Your skin is a barrier that protects you from the outside world. When you have eczema, or rashes, or conditions that create lesions or openings in the skin, now that barrier is no longer sound.
If you are familiar with the term leaky gut, then you can think of eczema as leaky skin.
When there is inflammation from an immune response such as one from mast cells, the protein structures holding skin cells together are reduced.
These structures are called tight junctions, and research supports that tight junctions are reduced in eczema and dermatitis (1).
When tight junctions are reduced or expression is altered, then you become even more susceptible to irritants or mast cell triggers. This is because anything that comes into contact with the broken skin can gain access to the body and trigger more inflammation. Your skin is being inflamed from what is going on inside it, and from triggers getting in through the damaged barrier.
Eczema can be a double-edged sword – being triggered from both the inside and the outside of your body.
What can help?
Cortisone cream is a common over-the-counter or prescription remedy for eczema that can work quickly to clear up eczema.
The trouble is, it can make things worse over time by inhibiting the recovery of the skin barrier, and altering the skin matrix (2). It makes the skin more leaky over time.
Trying to address eczema can be a bit of a chicken and egg scenario. Which came first: a loss of barrier function or a histamine or mast cell response?
Do you start by addressing barrier function or by addressing mast cells?
Figuring it out
Here’s a simple test you can do if you are brave enough. Consume a long cooked bone broth every day for a week. A bone broth that has simmered for over 12 hours.
If your eczema is related to barrier function, then the collagen in the broth can help repair the tight junctions. Bone broth is high in histamine though, so if it makes your eczema worse, then it is likely that your eczema is histamine or mast cell mediated.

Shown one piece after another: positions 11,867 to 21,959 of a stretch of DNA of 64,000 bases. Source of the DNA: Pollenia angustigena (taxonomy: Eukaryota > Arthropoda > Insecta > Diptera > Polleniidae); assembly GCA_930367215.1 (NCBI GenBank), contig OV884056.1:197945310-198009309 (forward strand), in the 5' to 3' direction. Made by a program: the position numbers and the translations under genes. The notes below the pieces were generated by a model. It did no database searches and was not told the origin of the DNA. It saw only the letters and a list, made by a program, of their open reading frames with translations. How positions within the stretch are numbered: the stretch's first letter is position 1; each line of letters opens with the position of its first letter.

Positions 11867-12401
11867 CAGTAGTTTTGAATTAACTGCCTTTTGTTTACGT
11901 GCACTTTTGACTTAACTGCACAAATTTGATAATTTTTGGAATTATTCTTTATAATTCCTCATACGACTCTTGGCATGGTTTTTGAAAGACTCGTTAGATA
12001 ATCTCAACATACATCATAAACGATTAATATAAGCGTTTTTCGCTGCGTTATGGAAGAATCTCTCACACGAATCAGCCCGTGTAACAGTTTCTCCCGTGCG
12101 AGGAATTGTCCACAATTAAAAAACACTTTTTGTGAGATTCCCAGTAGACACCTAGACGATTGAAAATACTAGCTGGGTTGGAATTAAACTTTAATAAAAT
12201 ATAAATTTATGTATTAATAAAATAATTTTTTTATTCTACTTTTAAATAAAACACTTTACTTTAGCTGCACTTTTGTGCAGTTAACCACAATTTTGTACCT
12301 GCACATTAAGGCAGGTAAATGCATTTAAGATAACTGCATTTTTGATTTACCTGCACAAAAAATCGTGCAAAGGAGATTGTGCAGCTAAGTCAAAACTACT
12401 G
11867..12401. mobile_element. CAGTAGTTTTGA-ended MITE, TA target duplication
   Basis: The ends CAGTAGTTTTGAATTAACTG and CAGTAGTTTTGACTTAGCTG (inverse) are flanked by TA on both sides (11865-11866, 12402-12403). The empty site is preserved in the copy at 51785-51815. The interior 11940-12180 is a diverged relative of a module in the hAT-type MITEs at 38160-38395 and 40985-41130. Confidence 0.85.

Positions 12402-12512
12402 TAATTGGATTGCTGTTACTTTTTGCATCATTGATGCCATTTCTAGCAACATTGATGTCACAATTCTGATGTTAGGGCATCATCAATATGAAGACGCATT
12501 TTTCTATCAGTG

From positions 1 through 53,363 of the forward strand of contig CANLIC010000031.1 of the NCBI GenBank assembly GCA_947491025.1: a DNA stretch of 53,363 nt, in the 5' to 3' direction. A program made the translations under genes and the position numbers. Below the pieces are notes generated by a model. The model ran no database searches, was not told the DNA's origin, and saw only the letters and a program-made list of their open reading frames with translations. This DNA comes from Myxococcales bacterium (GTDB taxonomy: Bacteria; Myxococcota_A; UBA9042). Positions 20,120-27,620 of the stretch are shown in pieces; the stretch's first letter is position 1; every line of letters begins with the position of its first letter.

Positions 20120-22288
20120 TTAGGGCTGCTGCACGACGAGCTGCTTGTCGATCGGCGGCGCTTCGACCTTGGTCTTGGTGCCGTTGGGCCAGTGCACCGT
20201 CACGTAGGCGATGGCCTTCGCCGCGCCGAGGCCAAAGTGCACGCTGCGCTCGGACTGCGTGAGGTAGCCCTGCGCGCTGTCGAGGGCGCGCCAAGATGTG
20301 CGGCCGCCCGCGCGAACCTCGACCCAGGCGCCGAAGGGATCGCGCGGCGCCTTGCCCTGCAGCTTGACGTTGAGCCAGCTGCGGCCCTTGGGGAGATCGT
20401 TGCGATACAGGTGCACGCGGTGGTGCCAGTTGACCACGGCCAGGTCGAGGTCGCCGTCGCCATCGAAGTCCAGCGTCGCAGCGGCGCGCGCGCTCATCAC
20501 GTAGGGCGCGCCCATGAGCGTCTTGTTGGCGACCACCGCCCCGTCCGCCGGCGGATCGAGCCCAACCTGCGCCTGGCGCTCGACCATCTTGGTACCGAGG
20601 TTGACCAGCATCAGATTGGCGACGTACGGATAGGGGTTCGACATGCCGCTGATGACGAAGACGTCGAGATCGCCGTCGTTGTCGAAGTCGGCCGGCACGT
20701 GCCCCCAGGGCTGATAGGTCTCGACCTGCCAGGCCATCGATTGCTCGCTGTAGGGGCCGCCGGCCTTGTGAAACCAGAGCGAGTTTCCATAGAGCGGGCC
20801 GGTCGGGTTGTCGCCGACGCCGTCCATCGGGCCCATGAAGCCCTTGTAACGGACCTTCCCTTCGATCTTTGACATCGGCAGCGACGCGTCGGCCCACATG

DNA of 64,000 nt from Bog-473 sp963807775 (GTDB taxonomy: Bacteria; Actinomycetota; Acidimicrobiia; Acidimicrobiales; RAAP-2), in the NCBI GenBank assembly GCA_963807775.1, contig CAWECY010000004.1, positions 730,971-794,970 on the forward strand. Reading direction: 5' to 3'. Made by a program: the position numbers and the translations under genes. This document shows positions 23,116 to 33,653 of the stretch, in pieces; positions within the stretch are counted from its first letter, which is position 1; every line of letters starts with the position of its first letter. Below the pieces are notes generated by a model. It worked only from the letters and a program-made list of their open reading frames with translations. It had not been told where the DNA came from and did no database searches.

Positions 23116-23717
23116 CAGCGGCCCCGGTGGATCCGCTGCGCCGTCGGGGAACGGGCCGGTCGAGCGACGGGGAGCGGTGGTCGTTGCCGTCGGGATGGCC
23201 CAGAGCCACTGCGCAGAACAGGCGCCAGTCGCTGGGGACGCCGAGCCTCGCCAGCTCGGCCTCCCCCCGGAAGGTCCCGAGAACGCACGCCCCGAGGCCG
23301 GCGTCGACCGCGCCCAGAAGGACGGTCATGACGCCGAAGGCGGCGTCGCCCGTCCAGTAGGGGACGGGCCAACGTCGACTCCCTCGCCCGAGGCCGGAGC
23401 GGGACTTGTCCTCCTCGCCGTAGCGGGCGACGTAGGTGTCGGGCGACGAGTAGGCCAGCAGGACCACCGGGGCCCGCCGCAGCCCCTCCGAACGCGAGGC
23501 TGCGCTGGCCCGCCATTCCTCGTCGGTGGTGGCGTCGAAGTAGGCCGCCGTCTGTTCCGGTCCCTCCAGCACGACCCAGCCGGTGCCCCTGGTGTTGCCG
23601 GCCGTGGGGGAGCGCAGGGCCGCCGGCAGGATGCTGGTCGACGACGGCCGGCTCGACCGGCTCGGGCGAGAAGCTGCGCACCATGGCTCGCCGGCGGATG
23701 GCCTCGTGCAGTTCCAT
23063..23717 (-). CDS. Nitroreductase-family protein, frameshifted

One of the mavens here at HH HQ had to figure this out the hard way. She wrecked a pair of pants in the process.
There is another way
If you aren’t willing to risk an eczema flare by challenging yourself with a long cooked bone broth, then look through our Histamine Symptoms list.
The more additional symptoms you have, the greater the likelihood that histamine or other mast cell mediators are at the root of your eczema.
It's important to note that eczema can be the result of an allergic reaction. Get that checked out with your medical team first, and discuss allergy testing.
If you struggle with eczema, have you ever taken a look to see how histamine or mast cell troubles may be contributing?
For beginning strategies to reduce what may be potentially contributing here, we recommend starting with a low histamine approach in the kitchen. You don't have to figure this out - simply use our Shopping List here to know which foods are fair game for you to cook and eat, in order to reduce what may be contributing to your eczema.
If this blog has you wondering if your eczema might be a histamine or mast cell mediated event, consider joining us at our next Histamine Connection class. It's free for you to join, you just have to register! You'll get more than the Shopping List, this we guarantee.
We're running it all online, Thursday November 24th at 7pm Alberta time. (Edmonton / Denver / Santa Fe / GMT -6)
Reading this blog post after November 24th? Check our courses out here to find out when the next one is.